Promoter: Prof Lise Korsten
Microbial Dynamics of Different Mushroom Casing Materials in the Production of Button Mushrooms (Agaricus bisporus)
In the commercial production of button mushrooms (Agaricus bisporus), spawn run compost is covered by a layer of soil called casing soil to initiate transformation of mushroom mycelium into fruiting bodies. A naturally occurring, non-renewable resource, peat, is commonly used for this purpose worldwide. However, peat mining from the wetlands is restricted in South Africa due to environmental concerns. Hence fi nding an easily available replacement for this valuable resource is crucial for the South African mushroom industry.This project aims at contributing useful knowledge in the finding of a partial or complete replacement for peat by: 1) studying the microbial dynamics of peat and other selected materials 2) setting standards for biological parameters of a good casing material.
Noncy Gomba PhD Crop Protection
Promoter: Prof Lise Korsten
Microbial dynamics of citrus fruit and the development of innovative disease control strategies to ensure product safety and quality
The total microbial population on a fruit comprises different physiological groups of microorganisms and during the farm-to-consumer continuum further microbial contamination that impact on the growth dynamics of the population can occur from a variety of sources. The citrus fruit can be contaminated by postharvest pathogens and potentially human bacterial pathogens at any point compromising the microbial quality of the fruit. Increased pressure to produce high quality fruit and numerous headlines about foodborne illnesses associated with the consumption of unpasteurised orange juice present challenges for the South African citrus industry. The primary goal to achieving and maintaining the safety and quality of fresh produce is to reduce contamination in the fi rst place because once the produce is contaminated it may be extremely difficult to remove all the pathogens. The objectives of this research are to determine the microbial ecology of the citrus fructoplane during harvesting and the potential changes to this population through postharvest handling and storage that may affect the microbial stability of the fruit, to identify potential sources of foodborne pathogens in citrus production and their prevalence along the supply chain, to assess the survival and /or growth of foodborne pathogens on citrus fruit and their survival under simulated export conditions and development of postharvest and foodborne pathogen control strategies.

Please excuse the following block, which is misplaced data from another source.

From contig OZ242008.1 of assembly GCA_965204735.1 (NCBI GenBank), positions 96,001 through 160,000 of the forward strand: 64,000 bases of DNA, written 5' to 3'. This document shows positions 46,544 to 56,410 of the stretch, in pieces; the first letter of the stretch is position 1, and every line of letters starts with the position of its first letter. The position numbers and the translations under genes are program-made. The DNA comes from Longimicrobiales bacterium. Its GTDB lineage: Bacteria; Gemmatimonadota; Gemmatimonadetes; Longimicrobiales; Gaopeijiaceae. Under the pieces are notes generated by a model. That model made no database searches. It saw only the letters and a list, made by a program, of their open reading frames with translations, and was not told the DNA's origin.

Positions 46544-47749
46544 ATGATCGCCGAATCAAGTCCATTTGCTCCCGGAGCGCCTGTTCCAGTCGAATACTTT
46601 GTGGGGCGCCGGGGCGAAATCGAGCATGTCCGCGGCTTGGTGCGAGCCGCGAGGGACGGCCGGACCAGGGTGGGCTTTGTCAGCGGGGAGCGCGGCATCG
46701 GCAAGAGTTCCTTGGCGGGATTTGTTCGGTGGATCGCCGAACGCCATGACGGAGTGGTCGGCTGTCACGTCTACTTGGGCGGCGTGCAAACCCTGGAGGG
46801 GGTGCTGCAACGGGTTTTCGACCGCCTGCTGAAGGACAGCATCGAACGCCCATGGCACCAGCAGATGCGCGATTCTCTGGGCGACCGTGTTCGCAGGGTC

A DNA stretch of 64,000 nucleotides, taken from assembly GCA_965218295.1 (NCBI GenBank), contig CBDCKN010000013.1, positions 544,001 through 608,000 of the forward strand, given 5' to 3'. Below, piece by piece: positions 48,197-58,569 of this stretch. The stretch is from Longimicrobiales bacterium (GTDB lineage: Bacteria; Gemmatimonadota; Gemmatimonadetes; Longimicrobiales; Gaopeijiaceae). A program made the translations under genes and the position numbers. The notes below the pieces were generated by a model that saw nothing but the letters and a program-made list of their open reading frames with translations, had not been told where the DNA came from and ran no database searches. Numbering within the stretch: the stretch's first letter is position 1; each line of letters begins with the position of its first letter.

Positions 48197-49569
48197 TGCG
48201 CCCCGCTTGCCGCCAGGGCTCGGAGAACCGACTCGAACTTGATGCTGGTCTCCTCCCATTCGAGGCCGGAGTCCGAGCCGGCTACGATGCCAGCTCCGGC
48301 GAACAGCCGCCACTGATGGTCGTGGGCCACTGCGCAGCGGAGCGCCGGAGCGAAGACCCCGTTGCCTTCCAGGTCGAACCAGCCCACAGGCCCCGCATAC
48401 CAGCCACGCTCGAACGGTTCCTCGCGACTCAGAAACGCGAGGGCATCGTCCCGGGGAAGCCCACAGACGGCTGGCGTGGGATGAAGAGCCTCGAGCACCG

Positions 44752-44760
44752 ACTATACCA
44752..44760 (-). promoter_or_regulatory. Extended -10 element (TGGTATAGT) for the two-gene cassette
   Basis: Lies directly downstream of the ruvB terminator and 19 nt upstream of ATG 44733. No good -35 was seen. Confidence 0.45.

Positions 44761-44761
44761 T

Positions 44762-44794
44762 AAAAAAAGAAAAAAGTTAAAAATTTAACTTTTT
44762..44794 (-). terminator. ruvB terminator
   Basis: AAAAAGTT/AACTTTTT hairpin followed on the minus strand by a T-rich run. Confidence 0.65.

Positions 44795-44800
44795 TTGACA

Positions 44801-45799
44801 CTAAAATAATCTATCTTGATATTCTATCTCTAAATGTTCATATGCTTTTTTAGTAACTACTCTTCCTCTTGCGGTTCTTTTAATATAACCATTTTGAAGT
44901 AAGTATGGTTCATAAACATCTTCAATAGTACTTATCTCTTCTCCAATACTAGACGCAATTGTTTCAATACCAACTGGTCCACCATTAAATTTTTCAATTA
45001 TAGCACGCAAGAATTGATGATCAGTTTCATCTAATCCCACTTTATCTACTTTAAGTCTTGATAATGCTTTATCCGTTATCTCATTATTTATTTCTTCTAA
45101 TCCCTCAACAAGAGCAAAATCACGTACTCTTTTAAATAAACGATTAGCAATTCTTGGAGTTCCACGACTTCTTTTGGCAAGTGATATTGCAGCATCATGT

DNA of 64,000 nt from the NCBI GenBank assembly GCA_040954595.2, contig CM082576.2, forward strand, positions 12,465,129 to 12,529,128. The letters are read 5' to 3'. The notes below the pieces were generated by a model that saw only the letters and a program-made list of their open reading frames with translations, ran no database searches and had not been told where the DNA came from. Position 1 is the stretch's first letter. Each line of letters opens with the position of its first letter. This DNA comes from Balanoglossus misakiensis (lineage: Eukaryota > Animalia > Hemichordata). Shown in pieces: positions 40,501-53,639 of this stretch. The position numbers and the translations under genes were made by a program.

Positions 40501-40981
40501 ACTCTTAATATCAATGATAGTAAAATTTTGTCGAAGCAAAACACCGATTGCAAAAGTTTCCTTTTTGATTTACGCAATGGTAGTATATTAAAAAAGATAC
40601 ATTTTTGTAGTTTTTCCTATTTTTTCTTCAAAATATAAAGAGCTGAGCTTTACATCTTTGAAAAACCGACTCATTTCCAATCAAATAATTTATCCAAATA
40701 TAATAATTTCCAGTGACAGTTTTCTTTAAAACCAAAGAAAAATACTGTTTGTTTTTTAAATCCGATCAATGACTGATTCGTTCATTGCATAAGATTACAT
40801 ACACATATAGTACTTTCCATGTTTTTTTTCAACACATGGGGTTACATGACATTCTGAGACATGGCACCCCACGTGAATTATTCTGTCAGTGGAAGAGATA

Venessa van der Merwe PhD Microbiology
Promoter: Prof Lise Korsten
Characterization of biofilm’s that develop in pre-harvest environments when using contaminated irrigation water
A potential problem in the extent of contamination of South Africa’s water sources has been identified and thus the Water Research Commission (WRC) solicited research in this regard. This study aims to investigate the links between water quality and the microbiological content of biofi lm’s that form as a result in: irrigation systems and irrigation water storage containers. The presence of Escherichia coli genus, Escherichia coli O157:H7, Salmonella genus and Salmonella enterica subsp. enterica serovar Typhimurium within these pre- and post harvest environments will be monitored based on biofilm formation and their presence in the bulk fl uid. Detachment from biofilm’s containing Salmonellaenterica subsp. enterica serovar Typhimurium will also be considered.